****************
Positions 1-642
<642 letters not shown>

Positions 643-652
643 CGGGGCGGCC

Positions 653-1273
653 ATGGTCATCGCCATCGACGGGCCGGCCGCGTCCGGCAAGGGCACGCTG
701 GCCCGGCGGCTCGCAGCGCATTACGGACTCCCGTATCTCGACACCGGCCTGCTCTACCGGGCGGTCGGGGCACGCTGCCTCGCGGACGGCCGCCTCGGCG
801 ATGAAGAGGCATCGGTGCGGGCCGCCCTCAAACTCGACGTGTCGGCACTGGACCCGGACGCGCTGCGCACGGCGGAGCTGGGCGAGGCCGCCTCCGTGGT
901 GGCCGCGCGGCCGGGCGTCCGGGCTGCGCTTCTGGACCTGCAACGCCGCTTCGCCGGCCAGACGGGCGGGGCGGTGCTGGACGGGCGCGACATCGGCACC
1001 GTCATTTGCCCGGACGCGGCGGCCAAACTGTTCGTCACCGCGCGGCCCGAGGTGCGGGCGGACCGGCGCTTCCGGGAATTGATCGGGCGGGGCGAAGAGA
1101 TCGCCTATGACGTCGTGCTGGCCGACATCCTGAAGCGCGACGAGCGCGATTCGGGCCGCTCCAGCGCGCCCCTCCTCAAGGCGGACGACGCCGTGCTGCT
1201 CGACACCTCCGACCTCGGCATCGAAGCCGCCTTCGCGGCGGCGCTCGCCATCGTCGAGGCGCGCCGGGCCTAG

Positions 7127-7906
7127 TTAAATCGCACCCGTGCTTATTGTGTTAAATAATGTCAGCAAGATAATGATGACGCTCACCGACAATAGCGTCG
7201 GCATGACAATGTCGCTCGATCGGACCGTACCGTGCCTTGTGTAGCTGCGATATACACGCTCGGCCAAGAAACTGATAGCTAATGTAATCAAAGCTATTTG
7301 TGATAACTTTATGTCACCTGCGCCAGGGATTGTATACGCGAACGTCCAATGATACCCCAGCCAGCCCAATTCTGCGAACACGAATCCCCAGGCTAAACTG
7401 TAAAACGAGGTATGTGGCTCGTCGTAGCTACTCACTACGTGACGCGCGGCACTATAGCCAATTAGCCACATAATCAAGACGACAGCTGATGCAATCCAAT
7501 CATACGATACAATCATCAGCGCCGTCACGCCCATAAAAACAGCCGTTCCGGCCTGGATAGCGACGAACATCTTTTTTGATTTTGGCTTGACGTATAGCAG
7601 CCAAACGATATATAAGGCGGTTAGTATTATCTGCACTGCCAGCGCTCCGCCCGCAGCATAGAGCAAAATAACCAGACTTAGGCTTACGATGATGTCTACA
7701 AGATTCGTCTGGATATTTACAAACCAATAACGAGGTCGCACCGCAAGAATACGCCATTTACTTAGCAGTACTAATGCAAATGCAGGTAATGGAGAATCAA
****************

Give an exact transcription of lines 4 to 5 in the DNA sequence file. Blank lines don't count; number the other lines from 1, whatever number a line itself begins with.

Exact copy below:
643 CGGGGCGGCC

Positions 653-1273